Can you believe it? Ten years have passed since Robert Downey Jr. first took on the role of Tony Stark and his superhero alias Iron Man in the film of the same name, which kick-started the Marvel Cinematic Universe (MCU). Nowadays he’s trying to stop the Mad Titan from getting his hands on those precious stones in Avengers: Infinity War. But that’s another story, because my focus here is on the Iron Man video game and the legacy it left behind. I’m looking back at 10 years of Iron Man!
Released on 2nd May, 2008, Iron Man was a third-person action adventure movie tie-in game – yeah one of those that generally doesn’t fare too well in the game world – and launched on the same day as the film itself. SEGA took on the role of publisher, with – the now ceasing to exist – Secret Level developing it for Xbox 360 and PlayStation 3, whilst Artificial Mind & Movement worked on the Wii, PC, Nintendo DS, PlayStation 2 and PSP versions. Unfortunately for SEGA, Marvel and fans of the comic book fans, it wasn’t the fun filled film accompaniment they were hoping for and received negative feedback.
Iron Man took some of the key elements of the film, starting with the building of the Mark I suit by billionaire inventor Tony Stark in Afghanistan alongside fellow captive Yinsen and subsequent testing on the Ten Rings terrorist group, and leading up to the final showdown with Stark Industries co-worker Obadiah Stane, who’s masquerading as the villainous Iron Monger. Even a handful of the film’s cast were brought in for voiceovers, with Robert Downey Jr. (Tony Stark), Terrence Howard (Lt. Col. James Rhodes) and Shaun Toub (Yinsen) reprising their roles. Their below par performances only highlighted the fact that this really was a quick cash-in on the Marvel hype and nothing more.
I remember playing it on Xbox 360 – the platform where it still holds a Metacritic score of 45 – and despite my love for superheroes, it bored me to death. Flying around a relatively open area in the Mark III Iron Man suit, firing missiles and then taking on a boss-type enemy was the approach for almost every level. And it didn’t matter whether the boss was a beefed up tank, or a super villain like Whiplash and Titanium Man (neither of whom were in the film), the repetitive gameplay grew monotonous in no time at all. You know something’s not right when you’re not enjoying controlling a flying suit of armour or firing highly concentrated laser blasts with the Unibeam tech. What didn’t help matters were the terribly bland environments as they looked as generic as can be; not to mention how graphically below average it felt, even for that time period.
In stark contrast, Iron Man (film) recouped more than double its budget at the box office and was very well-received. So much so that it turned into a successful trilogy that cemented Tony Stark as an integral part of the MCU and, of course, the Avengers. For some reason, Marvel didn’t give up on the video game world and delivered numerous offerings which barely brought about a positive response, including games based on Hulk, Thor and Captain America.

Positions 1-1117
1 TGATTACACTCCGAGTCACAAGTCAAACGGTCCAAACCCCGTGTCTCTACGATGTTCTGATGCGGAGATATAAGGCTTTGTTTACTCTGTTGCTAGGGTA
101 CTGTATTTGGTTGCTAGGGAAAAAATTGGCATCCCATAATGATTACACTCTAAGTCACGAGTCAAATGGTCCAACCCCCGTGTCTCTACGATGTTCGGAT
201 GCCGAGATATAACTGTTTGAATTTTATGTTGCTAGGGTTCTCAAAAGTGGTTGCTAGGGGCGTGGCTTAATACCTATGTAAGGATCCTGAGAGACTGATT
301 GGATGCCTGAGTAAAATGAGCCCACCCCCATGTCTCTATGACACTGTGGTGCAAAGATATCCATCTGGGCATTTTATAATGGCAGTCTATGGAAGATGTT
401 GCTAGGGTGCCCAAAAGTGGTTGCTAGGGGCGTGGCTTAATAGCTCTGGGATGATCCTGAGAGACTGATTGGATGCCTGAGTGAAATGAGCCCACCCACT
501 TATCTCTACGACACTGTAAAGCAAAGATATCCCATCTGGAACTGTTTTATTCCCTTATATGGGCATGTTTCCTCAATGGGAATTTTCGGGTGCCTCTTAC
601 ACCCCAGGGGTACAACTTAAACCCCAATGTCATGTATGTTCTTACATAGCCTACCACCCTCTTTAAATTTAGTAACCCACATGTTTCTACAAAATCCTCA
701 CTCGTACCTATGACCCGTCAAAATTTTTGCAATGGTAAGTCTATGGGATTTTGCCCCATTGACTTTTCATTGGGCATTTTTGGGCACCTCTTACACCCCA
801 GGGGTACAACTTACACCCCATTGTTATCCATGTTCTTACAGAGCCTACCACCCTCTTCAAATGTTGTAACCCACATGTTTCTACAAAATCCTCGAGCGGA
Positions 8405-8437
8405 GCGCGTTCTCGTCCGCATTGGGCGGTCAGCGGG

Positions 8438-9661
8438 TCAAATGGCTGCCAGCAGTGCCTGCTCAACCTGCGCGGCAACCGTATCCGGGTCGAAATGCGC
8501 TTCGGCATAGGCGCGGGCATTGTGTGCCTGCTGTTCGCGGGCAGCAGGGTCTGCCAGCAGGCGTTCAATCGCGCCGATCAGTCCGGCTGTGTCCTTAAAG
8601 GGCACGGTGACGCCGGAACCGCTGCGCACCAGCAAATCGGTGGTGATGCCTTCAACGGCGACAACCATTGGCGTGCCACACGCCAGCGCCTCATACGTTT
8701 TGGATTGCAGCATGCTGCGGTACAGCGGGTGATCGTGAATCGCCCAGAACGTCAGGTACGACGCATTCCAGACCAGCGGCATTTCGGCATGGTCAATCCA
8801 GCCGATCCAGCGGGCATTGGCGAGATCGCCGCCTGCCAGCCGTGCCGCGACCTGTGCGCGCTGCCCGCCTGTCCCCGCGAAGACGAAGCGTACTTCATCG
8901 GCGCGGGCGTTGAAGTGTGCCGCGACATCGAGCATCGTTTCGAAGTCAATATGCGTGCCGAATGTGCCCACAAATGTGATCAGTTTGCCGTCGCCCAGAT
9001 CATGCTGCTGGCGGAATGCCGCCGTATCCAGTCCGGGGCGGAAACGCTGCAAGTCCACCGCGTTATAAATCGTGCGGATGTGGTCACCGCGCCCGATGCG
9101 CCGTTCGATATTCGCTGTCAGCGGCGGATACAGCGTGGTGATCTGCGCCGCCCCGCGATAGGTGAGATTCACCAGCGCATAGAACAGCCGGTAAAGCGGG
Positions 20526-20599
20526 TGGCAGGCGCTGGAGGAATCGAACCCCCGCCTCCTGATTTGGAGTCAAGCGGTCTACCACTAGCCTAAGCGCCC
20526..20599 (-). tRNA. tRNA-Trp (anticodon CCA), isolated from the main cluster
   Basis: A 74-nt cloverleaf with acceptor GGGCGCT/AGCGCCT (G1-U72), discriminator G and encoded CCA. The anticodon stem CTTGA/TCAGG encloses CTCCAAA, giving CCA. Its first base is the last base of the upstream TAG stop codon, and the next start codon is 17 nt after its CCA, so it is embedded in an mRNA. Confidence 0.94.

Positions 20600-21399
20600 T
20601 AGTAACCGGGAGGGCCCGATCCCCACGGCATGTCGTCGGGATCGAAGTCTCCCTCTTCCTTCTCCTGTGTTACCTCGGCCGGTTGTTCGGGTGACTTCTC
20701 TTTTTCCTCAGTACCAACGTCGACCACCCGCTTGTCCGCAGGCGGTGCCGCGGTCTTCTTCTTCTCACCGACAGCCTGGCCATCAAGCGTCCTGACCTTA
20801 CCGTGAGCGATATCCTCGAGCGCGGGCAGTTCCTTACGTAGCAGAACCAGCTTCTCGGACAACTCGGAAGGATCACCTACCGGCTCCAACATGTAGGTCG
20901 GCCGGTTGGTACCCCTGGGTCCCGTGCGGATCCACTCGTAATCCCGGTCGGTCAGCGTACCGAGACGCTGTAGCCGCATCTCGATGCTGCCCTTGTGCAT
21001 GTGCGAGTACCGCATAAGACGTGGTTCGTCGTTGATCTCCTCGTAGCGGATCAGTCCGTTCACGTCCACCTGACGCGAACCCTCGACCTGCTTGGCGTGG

Even Iron Man 2 – loosely based on the film – got a release in 2010 on multiple platforms and despite being a marginal improvement at best, the developers at Sega Studios San Francisco (formerly Secret Level) ended up shutting up shop upon its release. That marked the end of Iron Man-centric titles on consoles, with the only other outing on the mobile platform in 2013, which was the free-to-play and micro-transaction heavy endless runner Iron Man 3. Seemingly, all the money in the world can’t buy Tony a decent game adaptation.
What does the future hold for Tony Stark and Iron Man? Much like in the movies recently, I feel he’ll better serve a purpose as part of a game rather than the main focal point. And this could become a reality on consoles like Xbox One if Square Enix gets moving along with their highly anticipated Avengers project. It’s apparently going to be full to the brim of Marvel characters, iconic locations and if the announcement trailer is anything to go by, then Iron Man will feature. Given that development teams behind it – Crystal Dynamics and Eidos Montreal – have brought us Tomb Raider and Deus Ex games, exiting times are ahead for gamers. Here’s hoping we’ll hear more in the lead up to E3, because it’s been very quiet for over a year now and, let’s face it, the Avengers are hot property this year!
How did you find Iron Man back in the day and what is it about those darn movie tie-ins being bang average? What do you hope to see come to fruition in the gaming world for Tony Stark? Get in touch via the comments or on social media with all your thoughts.